Mar 2, 2012

GHS in the USA is Imminent – Are You Ready?

Safetec - As you know, OSHA’s revisions to its Hazard Communication Standard (HazCom) to incorporate certain aspects of GHS has been a long time coming. However, we are in the final stages, as it passed review at the Federal Office of Management and Budget on February 21, 2012.

Let’s review the major changes and challenges on the horizon with respect to the new HazCom Standard:

Major Changes:

1. Hazard Classifications

OSHA definitions have changed to accommodate the new GHS hazard classifications. OSHA previously referred to these as “hazard determinations.” With the new HazCom standard, we will need to comply with the GHS criteria based standards for 12 health hazard classifications and 16 physical hazard classifications. 

Additionally, GHS adds severity rankings to each of the hazard classifications. Categories range from 1 to 4; with “1” indicating the most severe and “4” indicating least severe. 

2. Pictograms

OSHA will adopt the 8 pictograms per the GHS guidance. These pictograms are meant to visually convey the health or physical hazard present. Pictograms will need to be on every label and safety data sheet 

3. Material Safety Data Sheets

Material Safety Data Sheets will become Safety Data Sheets (SDS), per GHS guidance. Each SDS will need to be in a uniform 16 section format. The required elements for each section are detailed in the new HazCom Standard. ALL active MSDS will need to be converted to the SDS format. Archieved MSDS do not need to be converted. HazCom will still require a 30-year SDS retention. All MSDS will need to be converted to the new SDS format within 3 years of the promulgation date of the new HazCom standard.

4. Labeling

Labels will be required to follow a uniform format containing 9 elements: product name/identifier; a symbol (pictogram); signal words; hazard statement; supplemental information; precautionary measures; first aid information; company information; and company telephone number.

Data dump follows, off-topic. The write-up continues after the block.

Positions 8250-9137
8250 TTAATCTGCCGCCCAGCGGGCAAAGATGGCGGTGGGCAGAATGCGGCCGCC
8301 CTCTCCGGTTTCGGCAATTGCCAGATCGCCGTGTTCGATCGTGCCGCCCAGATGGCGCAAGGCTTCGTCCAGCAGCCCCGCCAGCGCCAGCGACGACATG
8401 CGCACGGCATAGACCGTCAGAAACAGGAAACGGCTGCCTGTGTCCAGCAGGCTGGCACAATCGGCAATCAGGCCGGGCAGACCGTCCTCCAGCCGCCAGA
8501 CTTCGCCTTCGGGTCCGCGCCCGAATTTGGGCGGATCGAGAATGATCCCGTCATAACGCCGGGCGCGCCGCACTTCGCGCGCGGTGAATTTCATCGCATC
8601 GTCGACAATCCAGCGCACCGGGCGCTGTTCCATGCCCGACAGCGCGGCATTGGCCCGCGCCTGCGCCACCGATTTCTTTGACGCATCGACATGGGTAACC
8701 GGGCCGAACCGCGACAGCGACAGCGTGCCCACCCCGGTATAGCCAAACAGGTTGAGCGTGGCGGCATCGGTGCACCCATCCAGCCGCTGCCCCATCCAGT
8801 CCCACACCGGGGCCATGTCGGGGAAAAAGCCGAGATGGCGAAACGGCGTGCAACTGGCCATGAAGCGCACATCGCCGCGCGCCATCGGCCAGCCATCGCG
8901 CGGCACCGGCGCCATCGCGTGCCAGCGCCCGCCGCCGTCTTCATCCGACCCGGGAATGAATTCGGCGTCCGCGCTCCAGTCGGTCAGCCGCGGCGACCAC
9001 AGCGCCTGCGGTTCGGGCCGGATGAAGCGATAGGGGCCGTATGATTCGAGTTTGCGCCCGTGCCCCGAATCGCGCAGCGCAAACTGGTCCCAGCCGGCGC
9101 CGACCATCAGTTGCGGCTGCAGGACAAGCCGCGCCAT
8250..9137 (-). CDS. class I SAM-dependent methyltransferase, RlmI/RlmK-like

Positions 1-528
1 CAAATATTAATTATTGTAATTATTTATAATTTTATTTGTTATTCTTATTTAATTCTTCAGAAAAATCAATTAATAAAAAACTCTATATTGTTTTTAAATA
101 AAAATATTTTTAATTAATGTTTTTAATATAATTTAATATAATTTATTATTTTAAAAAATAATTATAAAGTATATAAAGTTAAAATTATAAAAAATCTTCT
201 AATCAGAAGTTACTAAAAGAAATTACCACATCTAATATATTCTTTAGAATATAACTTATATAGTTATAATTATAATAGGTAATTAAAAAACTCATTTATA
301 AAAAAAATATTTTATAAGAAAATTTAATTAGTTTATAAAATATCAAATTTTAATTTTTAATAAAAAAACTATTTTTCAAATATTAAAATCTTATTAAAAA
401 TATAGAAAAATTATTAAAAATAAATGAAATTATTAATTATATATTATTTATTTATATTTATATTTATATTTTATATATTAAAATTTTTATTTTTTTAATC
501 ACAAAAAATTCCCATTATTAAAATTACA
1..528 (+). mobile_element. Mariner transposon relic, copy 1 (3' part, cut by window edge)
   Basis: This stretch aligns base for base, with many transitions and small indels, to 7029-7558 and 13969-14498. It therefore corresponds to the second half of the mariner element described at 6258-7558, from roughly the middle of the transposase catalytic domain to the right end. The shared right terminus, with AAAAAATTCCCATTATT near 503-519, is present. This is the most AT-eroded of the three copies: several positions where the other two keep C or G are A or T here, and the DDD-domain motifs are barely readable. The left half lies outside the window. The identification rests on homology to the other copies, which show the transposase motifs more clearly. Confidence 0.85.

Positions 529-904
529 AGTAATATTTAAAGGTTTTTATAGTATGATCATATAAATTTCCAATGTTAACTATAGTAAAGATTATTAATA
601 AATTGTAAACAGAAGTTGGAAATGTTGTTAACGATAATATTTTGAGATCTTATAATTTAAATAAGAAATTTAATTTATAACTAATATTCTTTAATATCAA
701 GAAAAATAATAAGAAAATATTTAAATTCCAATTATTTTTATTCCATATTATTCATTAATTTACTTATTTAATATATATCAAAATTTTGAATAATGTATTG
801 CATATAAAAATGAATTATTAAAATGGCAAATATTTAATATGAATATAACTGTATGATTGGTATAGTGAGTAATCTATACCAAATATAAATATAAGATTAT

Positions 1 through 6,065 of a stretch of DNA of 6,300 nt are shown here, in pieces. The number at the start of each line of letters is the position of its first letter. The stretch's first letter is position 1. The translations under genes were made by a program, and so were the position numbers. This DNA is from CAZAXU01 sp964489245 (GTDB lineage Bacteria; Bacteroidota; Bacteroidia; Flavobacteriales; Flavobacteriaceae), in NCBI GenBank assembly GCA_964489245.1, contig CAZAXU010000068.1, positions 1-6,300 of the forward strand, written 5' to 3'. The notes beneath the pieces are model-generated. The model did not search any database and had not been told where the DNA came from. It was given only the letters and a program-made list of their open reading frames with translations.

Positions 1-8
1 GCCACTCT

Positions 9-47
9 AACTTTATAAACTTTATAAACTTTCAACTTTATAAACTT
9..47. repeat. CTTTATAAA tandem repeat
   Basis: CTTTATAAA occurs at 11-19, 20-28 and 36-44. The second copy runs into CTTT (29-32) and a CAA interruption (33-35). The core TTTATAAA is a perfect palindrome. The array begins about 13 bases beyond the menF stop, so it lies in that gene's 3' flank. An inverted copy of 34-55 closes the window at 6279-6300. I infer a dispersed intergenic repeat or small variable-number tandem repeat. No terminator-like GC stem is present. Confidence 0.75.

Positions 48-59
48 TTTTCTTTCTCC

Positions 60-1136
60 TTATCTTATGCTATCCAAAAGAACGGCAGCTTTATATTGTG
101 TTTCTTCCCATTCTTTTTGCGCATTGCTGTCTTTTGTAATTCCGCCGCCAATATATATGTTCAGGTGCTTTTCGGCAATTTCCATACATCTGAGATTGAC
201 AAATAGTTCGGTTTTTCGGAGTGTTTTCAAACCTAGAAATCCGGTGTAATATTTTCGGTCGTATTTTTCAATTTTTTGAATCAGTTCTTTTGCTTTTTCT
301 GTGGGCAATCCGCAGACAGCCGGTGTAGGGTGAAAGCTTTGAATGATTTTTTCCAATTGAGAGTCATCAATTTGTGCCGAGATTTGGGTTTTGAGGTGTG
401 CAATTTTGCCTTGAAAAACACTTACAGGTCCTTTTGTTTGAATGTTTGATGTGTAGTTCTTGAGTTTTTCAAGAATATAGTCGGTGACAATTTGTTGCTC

Major Challenges:


Most of us are used to the NFPA and HMIS systems where the number “4” indicates a severe hazard. However, under the new GHS HazCom standard, a “4” will mean the least severe and “1” will mean the most severe.

Most of us in the regulated community are very concerned that this will be the source of great confusion on the manufacturing floor and that this will be an extremely difficult training scenario, as all police, fire departments and other emergency responders are trained in the NFPA and HMIS systems.

 Here is what OSHA said during the public comment period for the new HazCom standard:

 ”OSHA recognizes that the approach to numbering hazard categories in the GHS differs from that used in the HMIS and NFPA systems. However, the Agency does not believe that this will result in confusion. GHS category\numbers determine the label elements that would be required for a chemical, but the category numbers themselves would not appear on labels. Where GHS category numbers would appear on the SDS (Section 2–Hazards identification), they would be accompanied by the label elements for the chemical, which would clearly indicate the degree of hazard. OSHA, therefore, does not anticipate that this information will cause employees to become confused. Moreover, the approach taken in the GHS (i.e., assigning higher category numbers to denote less serious hazards) is consistent with the approach used in the DOT transport regulations for many years.” 

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